Concealed Carry - Without A CCW

Concealed Carry - Without A CCW

This is a discussion on Concealed Carry - Without A CCW within the Concealed Carry Issues & Discussions forums, part of the Defensive Carry Discussions category; I have a question. My former roomate and friend who nows lives upstairs from me asked me a very intriquing question the other day. He ...

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  1. #1
    Member Array d2thomas's Avatar
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    Concealed Carry - Without A CCW

    I have a question. My former roomate and friend who nows lives upstairs from me asked me a very intriquing question the other day. He bought a .380 pistol [browning I think] but doesn't have his CCW. He wants to carry around his apartment and on the property of the apartment complex. In reviewing the michigan law below, I told him I thought it was ok...tell me what you guys think.

    WEB SITE
    "750.227 Concealed weapons; carrying; penalty. Sec. 227.

    (1) A person shall not carry a dagger, dirk, stiletto, a double-edged nonfolding stabbing instrument of any length, or any other dangerous weapon, except a hunting knife adapted and carried as such, concealed on or about his or her person, or whether concealed or otherwise in any vehicle operated or occupied by the person, except in his or her dwelling house, place of business or on other land possessed by the person.

    (2) A person shall not carry a pistol concealed on or about his or her person, or, whether concealed or otherwise, in a vehicle operated or occupied by the person, except in his or her dwelling house, place of business, or on other land possessed by the person, without a license to carry the pistol as provided by law and if licensed, shall not carry the pistol in a place or manner inconsistent with any restrictions upon such license.

    (3) A person who violates this section is guilty of a felony, punishable by imprisonment for not more than 5 years, or by a fine of not more than $2,500.00."
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  2. #2
    VIP Member Array Euclidean's Avatar
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    It's going to take a court case to prove that either way. When I lived in the ghetto however, I CCWed on my apartment complex sans permit. If you'd seen where I lived you would have to.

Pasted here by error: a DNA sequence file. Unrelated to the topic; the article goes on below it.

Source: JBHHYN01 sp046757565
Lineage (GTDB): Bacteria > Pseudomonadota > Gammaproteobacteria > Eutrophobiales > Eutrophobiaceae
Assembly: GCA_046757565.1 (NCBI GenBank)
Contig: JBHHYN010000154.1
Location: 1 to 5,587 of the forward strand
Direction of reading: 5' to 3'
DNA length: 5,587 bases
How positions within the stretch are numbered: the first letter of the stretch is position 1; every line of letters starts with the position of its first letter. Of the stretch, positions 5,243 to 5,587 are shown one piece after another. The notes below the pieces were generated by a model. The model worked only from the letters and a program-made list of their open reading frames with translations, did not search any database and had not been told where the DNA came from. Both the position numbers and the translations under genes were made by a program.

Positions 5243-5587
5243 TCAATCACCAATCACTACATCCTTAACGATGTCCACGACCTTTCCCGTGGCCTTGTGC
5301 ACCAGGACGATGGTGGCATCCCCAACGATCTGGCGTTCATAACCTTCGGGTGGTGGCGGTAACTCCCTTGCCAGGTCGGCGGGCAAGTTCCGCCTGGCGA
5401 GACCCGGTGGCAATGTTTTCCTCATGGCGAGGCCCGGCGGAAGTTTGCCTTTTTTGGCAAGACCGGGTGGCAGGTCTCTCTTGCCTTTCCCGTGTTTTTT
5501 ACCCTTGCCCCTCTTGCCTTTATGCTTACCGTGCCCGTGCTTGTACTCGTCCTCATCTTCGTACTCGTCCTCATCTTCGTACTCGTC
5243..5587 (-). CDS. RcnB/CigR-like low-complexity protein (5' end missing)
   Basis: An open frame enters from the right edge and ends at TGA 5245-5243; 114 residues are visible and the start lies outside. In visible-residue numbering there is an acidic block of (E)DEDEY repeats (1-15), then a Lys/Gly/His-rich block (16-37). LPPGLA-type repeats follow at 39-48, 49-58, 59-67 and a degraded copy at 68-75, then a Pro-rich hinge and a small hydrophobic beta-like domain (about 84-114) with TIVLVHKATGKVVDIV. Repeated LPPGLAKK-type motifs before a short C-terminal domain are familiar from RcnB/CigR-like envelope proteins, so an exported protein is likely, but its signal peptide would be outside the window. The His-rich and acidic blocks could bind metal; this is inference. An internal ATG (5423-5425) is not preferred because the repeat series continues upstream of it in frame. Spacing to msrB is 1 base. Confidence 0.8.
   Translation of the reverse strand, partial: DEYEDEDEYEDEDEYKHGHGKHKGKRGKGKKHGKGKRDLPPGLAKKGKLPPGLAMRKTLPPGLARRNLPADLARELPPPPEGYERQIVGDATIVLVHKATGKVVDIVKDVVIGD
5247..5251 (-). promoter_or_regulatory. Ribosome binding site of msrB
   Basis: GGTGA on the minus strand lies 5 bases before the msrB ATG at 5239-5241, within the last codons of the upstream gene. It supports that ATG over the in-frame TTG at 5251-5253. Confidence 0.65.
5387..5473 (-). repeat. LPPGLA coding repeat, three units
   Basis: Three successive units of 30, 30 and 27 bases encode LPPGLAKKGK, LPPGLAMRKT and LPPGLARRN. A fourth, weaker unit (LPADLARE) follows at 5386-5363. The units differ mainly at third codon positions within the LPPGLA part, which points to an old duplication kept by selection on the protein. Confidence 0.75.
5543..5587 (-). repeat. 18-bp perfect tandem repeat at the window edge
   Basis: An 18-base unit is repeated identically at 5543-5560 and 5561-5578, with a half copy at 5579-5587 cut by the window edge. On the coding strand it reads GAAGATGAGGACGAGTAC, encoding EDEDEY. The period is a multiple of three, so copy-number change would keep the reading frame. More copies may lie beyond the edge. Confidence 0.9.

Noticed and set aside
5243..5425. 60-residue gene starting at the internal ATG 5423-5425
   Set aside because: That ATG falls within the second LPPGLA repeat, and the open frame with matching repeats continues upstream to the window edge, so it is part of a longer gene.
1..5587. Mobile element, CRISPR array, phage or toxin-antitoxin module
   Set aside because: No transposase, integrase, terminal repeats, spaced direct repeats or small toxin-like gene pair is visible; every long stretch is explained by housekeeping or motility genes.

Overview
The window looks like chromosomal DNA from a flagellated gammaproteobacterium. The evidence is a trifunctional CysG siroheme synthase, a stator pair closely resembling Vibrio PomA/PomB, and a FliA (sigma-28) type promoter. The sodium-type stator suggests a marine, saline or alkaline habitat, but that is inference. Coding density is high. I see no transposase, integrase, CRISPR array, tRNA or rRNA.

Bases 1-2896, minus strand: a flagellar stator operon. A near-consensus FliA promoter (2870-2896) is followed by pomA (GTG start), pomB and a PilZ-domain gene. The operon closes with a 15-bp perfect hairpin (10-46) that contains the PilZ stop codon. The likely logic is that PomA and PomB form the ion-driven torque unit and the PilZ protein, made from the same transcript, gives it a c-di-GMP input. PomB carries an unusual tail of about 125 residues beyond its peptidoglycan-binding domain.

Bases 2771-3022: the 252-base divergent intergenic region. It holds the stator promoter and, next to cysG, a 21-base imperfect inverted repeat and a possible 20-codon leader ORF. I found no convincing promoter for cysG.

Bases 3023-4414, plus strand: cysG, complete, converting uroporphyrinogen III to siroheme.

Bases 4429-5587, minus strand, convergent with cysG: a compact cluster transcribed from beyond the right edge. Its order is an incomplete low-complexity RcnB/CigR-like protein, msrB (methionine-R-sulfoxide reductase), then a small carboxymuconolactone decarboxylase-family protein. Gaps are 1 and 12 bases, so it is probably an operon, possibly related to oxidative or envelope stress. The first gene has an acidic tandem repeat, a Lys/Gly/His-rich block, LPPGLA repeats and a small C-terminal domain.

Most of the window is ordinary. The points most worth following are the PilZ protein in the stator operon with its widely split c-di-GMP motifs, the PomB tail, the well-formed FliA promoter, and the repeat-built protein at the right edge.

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    Yuk, I hate reading legal writing.

    From the text you pasted, it appears it would be okay for him to carry in his apartment, but I do not believe the surrounding apartment complex, like the laundry facility, swimming pool, gym area, etc. would be considered his "dwelling." Hopefully somebody has the details on that. "Place of business" means he has to be the business owner - at least here in TN I believe that's what it applies to.
    "Americans have the will to resist because you have weapons. If you don't have a gun, freedom of speech has no power." - Yoshimi Ishikawa

  4. #4
    Senior Member Array BlueLion's Avatar
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    To make it easy for him just tell him to get his ccw and he will not regret it. This is money well spent in the day and time we live in. What if he is getting out of his car and is approached by a bad guy, pistol is no good upstairs.
    Listen, Think and React.....Nuff Said.....

  5. #5
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    For what its worth, I used to be a MI LE officer. the apartment complex is public domain outside of the dwelling, (not owned by your friend) I assume. Inside , his rental he should be o.k. If he is caught outside with a CC on him , most likely he will be proscecuted. Why not just get the CCW permit? Cost isn't that high considering its for 5 years now.

  6. #6
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    Rocky has it. In the apartment is ok. Cross the threshold of the apartment door and you are no longer legal. Other than money is there some reason he doesn't want to pursue a CHP?

    -Scott-

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    Member Array AZG23's Avatar
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    Also there may be provisions to his lease regarding firearms on lease property...Ive heard of it before, just food for thought. He may lose his lease if he were to need it...best to be fully legal under the law of the land...I dont like it myself..as I feel you shouldnt need a permit from dotgov to carry concealed or otherwise.
    Brad B.

  8. #8
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    Leaving aside our rights - sure, it has to be way more sensible to bite the bullet and stay WITHIN the laws we find ourselves trapped under.

    Infringement could so easily lead to problems and further inability to even consider future carry or gun ownership. We have to be forward looking.
    Chris - P95
    NRA Certified Instructor & NRA Life Member.

    "To own a gun and assume that you are armed
    is like owning a piano and assuming that you are a musician!."


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  9. #9
    VIP Member Array Euclidean's Avatar
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    I've always looked at it this way. Let's say you own a house. You can take any darn gun you want to out in the yard. You'd be well advised to not advertise it however, as people are hoplophobes.